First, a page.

Monocarboxylic acid transporters, MCT1 and MCT2, in cortical astrocytes in vitro and in vivo

Monocarboxylic acid transporters, MCT1 and MCT2, in cortical astrocytes in vitro and in vivo Abstract We used sequence-specific antibodies to characterize two monocarboxylic acid transporters, MCT1 and MCT2, in astrocytes. Both proteins are expressed in primary cultures of cortical astrocytes, as indicated by immunoblotting and immunofluorescence. Both MCT1 and MCT2 are present in small, punctate structures in the cytoplasm and at the cell membrane. Cells showing very low levels of labeling for glial fibrillary acidic protein (GFAP) also label more dimly for MCT2, but not for MCT1. In vivo, double-label immunofluorescence studies coupled with confocal microscopy indicate that MCT1 and MCT2 are rare in astrocytes in the cortex. However, they are specifically labeled in astrocytes of the glial limiting membrane and in white matter tracts. Both transporters are also present in the microvasculature. Comparison of labeling for MCT1 and MCT2 with markers of the blood-brain barrier shows that the transporters are not always limited to the astrocytic endfeet in vivo. Our results suggest that the level of expression of monocarboxylic acid transporters MCT1 and MCT2 by cortical astrocytes in vivo is significantly lower than in vitro but that astrocytes in some other regions of the brain can express one or both proteins in significant amounts. blood-brain barrier immunofluorescence plasma membrane lactate Footnotes Address for reprint requests and other correspondence: R. J. Bloch, 660 W. Redwood St., Baltimore, MD 21201 (E-mail: rbloch@umaryland.edu ). This research was supported by National Institute of Child Health and Human Development Grant PO1-HD-16596. The costs of publication of this article were defrayed in part by the payment of page charges. The article must therefore be hereby marked “ advertisement ” in accordance with 18 U.S.C. §1734 solely to indicate this fact. Copyright © 2000 the American Physiological Society http://www.deepdyve.com/assets/images/DeepDyve-Logo-lg.png AJP - Cell Physiology The American Physiological Society

Monocarboxylic acid transporters, MCT1 and MCT2, in cortical astrocytes in vitro and in vivo

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Publisher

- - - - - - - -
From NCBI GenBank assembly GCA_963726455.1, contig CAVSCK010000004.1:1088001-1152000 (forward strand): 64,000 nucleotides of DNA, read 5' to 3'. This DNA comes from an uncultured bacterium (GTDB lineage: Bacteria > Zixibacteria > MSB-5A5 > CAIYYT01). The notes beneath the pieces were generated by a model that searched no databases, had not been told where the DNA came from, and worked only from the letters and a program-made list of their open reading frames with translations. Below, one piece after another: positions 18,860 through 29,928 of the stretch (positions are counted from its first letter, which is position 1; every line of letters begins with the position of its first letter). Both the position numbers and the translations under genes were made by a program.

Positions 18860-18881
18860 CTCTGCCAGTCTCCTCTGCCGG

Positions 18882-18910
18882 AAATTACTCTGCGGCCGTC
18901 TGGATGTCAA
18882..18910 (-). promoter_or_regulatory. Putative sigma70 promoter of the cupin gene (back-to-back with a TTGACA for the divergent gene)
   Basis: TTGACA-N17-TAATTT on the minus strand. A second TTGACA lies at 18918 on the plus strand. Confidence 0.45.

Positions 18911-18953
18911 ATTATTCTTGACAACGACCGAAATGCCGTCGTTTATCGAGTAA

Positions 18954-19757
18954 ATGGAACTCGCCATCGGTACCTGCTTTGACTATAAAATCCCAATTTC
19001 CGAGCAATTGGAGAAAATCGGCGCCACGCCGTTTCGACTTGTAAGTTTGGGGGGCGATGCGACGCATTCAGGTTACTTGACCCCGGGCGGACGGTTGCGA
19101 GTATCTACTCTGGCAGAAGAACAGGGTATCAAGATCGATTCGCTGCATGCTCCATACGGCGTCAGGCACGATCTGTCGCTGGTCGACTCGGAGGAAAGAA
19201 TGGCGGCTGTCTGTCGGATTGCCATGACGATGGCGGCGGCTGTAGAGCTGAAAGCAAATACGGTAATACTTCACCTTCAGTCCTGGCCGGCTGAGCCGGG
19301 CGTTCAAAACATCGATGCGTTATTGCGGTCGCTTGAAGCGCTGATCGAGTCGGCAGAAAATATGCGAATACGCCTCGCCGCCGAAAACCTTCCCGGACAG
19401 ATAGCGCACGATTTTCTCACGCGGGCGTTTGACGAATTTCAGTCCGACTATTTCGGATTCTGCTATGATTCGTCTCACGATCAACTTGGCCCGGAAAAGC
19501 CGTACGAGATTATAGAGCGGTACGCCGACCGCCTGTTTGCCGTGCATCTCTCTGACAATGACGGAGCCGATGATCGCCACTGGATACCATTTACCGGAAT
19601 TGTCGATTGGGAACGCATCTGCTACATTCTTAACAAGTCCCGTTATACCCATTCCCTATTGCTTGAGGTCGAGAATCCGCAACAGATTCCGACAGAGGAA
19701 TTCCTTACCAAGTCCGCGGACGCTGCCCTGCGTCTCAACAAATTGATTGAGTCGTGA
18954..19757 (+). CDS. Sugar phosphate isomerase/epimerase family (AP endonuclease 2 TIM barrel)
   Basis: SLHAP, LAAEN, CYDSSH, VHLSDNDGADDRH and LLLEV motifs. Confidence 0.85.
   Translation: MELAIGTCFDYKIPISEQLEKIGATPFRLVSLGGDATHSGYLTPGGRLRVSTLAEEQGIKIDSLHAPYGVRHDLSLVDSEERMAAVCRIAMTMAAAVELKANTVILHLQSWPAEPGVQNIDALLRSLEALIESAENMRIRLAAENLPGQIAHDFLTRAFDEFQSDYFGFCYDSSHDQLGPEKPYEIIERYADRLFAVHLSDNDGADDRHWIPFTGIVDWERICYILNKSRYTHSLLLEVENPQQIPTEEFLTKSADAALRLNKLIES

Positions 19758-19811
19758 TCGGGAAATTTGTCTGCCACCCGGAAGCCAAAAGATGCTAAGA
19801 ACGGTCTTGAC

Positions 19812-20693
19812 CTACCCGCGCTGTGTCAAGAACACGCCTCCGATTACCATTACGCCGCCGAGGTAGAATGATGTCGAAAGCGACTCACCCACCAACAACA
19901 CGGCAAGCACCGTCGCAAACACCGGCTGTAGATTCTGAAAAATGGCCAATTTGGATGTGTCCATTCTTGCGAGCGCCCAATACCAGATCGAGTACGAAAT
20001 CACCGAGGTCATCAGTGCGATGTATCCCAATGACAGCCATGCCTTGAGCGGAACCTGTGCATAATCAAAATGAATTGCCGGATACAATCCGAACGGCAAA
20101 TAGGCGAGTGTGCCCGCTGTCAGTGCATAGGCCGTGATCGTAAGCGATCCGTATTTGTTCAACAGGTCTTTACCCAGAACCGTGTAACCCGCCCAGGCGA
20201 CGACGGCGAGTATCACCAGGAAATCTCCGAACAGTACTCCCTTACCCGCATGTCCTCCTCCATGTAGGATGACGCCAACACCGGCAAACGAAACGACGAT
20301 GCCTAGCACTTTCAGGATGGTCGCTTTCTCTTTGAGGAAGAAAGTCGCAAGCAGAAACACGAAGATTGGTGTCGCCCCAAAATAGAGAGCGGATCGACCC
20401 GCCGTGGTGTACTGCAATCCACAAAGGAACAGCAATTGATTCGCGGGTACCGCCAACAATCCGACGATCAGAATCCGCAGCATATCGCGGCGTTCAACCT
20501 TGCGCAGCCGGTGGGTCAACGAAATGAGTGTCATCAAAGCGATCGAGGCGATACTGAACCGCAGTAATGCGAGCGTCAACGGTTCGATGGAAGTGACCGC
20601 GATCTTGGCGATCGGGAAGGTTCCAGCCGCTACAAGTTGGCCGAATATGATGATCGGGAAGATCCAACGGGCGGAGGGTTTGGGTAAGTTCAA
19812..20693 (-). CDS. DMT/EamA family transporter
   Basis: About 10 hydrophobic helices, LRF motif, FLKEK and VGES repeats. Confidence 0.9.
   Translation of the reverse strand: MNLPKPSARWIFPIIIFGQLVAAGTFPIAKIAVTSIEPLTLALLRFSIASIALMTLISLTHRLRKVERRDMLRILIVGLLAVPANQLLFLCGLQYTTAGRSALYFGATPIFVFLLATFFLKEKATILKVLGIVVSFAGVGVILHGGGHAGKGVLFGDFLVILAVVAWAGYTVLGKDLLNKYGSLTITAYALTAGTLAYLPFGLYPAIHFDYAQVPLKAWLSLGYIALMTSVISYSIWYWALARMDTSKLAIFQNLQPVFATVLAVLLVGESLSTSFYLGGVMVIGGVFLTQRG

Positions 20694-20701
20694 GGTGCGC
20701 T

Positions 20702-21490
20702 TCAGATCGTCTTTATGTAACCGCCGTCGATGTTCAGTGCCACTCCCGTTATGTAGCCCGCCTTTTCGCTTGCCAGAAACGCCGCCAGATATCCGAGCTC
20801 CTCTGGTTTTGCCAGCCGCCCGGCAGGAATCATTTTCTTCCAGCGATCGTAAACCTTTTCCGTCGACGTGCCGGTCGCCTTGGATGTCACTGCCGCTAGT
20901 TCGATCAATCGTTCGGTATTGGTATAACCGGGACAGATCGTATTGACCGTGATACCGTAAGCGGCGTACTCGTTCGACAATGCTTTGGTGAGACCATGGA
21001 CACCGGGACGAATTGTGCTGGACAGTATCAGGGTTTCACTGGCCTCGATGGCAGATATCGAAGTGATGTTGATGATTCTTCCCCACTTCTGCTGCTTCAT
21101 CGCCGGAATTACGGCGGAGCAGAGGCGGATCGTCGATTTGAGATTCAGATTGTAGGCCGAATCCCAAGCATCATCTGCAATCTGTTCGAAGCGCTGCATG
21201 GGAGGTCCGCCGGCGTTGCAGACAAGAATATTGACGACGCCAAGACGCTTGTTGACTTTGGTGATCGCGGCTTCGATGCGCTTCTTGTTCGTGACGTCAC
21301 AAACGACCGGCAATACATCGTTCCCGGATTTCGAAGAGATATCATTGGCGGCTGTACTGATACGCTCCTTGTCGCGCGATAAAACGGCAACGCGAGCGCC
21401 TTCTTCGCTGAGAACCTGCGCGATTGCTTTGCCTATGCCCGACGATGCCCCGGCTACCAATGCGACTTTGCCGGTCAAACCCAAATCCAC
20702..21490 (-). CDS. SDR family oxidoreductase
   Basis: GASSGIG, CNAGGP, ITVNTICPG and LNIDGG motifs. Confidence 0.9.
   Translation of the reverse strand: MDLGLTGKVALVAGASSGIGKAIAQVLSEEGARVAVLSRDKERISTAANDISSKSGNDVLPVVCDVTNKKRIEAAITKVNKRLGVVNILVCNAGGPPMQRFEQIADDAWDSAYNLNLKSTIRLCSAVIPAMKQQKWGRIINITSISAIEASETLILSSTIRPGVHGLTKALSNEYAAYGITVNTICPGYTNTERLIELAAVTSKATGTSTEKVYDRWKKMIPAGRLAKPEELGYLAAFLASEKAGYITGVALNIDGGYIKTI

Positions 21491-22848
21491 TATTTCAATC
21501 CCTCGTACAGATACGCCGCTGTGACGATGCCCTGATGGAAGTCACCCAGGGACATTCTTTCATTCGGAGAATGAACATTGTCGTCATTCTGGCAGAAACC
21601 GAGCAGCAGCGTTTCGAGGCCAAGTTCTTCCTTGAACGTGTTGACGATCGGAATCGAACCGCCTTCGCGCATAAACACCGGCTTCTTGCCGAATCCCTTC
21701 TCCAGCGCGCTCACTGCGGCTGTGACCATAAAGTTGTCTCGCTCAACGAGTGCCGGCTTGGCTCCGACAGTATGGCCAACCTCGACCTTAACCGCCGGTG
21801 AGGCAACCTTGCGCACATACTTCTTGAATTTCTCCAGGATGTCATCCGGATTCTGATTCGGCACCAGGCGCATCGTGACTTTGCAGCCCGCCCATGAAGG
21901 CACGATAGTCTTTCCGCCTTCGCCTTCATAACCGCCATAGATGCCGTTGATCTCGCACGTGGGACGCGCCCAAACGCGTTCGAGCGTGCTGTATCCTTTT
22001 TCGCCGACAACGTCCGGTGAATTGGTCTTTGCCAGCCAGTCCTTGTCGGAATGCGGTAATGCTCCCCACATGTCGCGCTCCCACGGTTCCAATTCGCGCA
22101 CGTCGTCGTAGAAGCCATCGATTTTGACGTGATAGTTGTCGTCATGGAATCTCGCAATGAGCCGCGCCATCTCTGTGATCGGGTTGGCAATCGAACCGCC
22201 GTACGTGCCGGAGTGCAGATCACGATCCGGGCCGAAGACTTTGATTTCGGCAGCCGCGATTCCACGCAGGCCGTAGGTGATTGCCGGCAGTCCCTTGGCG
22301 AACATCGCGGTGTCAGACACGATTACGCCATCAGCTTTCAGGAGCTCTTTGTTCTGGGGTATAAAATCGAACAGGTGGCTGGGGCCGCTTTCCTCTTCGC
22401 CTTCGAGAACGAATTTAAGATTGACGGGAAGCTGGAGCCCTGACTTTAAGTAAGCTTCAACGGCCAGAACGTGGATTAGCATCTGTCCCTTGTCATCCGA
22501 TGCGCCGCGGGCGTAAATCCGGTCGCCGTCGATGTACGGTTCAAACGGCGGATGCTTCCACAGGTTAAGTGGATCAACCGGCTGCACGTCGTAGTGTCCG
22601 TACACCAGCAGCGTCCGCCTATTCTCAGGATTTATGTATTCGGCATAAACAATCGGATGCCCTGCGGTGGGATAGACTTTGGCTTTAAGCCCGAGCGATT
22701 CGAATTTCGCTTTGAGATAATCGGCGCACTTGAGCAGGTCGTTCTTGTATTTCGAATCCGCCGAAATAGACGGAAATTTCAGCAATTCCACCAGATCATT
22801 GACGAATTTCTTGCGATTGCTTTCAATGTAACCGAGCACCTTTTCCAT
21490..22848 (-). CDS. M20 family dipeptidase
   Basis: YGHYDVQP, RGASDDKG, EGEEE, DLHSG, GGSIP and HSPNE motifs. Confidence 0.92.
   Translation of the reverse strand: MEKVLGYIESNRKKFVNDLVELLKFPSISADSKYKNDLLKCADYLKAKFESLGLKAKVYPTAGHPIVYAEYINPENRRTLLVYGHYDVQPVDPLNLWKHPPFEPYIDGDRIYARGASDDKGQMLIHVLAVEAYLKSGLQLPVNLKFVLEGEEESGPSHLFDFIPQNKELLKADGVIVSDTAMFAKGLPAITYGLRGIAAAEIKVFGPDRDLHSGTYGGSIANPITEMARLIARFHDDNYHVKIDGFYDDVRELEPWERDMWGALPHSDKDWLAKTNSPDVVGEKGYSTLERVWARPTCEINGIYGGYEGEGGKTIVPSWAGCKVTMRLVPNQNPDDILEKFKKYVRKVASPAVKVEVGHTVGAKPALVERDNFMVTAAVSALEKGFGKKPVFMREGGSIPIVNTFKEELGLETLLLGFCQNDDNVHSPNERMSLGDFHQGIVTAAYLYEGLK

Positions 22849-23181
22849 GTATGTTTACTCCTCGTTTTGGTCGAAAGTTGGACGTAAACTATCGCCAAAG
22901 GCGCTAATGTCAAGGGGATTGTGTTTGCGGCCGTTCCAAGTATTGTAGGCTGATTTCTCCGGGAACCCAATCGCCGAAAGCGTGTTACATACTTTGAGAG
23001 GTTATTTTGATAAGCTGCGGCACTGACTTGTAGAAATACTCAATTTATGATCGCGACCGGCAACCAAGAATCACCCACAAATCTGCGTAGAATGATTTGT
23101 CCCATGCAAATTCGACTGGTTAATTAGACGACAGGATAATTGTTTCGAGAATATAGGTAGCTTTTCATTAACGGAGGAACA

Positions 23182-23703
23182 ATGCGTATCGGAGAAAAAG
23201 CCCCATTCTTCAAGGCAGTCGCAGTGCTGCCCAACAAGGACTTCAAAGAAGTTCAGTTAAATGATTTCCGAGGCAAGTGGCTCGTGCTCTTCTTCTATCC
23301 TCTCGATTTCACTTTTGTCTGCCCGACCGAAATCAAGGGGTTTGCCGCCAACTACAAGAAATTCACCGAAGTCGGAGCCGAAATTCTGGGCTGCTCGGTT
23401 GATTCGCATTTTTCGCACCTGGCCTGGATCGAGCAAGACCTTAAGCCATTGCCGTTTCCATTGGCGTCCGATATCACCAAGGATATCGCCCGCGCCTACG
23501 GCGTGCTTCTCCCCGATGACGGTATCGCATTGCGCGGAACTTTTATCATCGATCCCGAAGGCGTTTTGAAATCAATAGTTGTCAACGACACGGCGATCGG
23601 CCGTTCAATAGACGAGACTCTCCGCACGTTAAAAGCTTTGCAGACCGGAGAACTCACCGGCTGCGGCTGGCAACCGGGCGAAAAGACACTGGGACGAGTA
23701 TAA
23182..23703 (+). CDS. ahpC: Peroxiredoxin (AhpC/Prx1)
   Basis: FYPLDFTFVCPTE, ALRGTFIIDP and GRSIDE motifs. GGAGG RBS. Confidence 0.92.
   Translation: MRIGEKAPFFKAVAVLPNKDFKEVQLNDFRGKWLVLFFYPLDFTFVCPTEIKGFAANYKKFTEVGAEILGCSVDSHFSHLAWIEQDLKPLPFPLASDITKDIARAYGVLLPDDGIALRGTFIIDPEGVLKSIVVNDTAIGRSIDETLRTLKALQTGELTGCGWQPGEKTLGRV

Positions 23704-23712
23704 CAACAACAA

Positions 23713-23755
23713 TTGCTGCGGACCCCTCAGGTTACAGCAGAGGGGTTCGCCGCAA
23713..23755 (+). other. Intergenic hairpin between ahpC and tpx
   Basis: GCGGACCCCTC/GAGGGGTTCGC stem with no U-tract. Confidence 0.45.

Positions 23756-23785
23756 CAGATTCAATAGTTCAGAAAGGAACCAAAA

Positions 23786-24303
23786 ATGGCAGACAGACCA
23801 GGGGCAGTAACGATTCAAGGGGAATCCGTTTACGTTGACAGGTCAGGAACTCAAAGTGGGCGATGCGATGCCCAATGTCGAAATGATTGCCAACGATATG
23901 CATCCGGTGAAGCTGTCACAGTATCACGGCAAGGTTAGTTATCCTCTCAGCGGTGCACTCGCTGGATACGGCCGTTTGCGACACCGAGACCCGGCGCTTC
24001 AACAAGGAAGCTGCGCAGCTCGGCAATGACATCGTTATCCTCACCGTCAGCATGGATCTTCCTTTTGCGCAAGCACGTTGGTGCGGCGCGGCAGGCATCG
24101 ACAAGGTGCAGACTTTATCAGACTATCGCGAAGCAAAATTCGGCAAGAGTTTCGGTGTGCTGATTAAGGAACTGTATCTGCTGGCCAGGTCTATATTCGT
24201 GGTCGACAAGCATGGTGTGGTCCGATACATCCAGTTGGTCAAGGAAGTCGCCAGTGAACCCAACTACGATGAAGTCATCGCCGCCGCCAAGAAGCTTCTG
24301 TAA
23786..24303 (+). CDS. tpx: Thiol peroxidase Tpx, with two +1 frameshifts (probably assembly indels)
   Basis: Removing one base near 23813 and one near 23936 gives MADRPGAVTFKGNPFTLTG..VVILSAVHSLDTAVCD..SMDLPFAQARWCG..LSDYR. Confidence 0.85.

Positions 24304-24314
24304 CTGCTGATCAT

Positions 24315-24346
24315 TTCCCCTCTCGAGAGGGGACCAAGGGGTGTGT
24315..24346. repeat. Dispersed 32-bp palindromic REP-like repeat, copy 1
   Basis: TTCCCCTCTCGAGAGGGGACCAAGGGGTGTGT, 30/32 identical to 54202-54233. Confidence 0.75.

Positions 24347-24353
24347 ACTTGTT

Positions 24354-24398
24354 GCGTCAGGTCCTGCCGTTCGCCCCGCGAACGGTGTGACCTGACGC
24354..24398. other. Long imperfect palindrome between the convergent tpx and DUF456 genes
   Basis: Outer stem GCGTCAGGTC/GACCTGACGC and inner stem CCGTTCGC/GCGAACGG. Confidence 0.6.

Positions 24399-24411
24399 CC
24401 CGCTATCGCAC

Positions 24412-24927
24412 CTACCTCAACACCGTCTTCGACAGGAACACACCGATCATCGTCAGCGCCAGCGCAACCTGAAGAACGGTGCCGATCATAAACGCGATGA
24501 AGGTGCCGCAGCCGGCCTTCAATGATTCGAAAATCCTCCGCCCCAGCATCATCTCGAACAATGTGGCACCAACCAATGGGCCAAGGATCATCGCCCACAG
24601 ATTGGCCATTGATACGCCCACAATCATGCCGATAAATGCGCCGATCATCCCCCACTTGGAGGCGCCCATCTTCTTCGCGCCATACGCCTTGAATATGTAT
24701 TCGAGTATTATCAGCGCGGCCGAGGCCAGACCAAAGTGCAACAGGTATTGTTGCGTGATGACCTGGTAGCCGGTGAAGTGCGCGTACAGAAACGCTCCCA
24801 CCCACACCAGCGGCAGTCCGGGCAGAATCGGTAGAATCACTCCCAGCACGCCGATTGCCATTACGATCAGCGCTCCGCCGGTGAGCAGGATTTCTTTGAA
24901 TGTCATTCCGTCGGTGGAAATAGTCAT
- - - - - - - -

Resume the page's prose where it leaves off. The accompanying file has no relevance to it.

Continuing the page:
The American Physiological Society
Copyright
Copyright © 2010 the American Physiological Society
ISSN
0363-6143
eISSN
1522-1563
Publisher site
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Abstract

Abstract We used sequence-specific antibodies to characterize two monocarboxylic acid transporters, MCT1 and MCT2, in astrocytes. Both proteins are expressed in primary cultures of cortical astrocytes, as indicated by immunoblotting and immunofluorescence. Both MCT1 and MCT2 are present in small, punctate structures in the cytoplasm and at the cell membrane. Cells showing very low levels of labeling for glial fibrillary acidic protein (GFAP) also label more dimly for MCT2, but not for MCT1. In vivo, double-label immunofluorescence studies coupled with confocal microscopy indicate that MCT1 and MCT2 are rare in astrocytes in the cortex. However, they are specifically labeled in astrocytes of the glial limiting membrane and in white matter tracts. Both transporters are also present in the microvasculature. Comparison of labeling for MCT1 and MCT2 with markers of the blood-brain barrier shows that the transporters are not always limited to the astrocytic endfeet in vivo. Our results suggest that the level of expression of monocarboxylic acid transporters MCT1 and MCT2 by cortical astrocytes in vivo is significantly lower than in vitro but that astrocytes in some other regions of the brain can express one or both proteins in significant amounts. blood-brain barrier immunofluorescence plasma membrane lactate Footnotes Address for reprint requests and other correspondence: R. J. Bloch, 660 W. Redwood St., Baltimore, MD 21201 (E-mail: rbloch@umaryland.edu ). This research was supported by National Institute of Child Health and Human Development Grant PO1-HD-16596. The costs of publication of this article were defrayed in part by the payment of page charges. The article must therefore be hereby marked “ advertisement ” in accordance with 18 U.S.C. §1734 solely to indicate this fact. Copyright © 2000 the American Physiological Society

Journal

AJP - Cell PhysiologyThe American Physiological Society

Published: May 1, 2000

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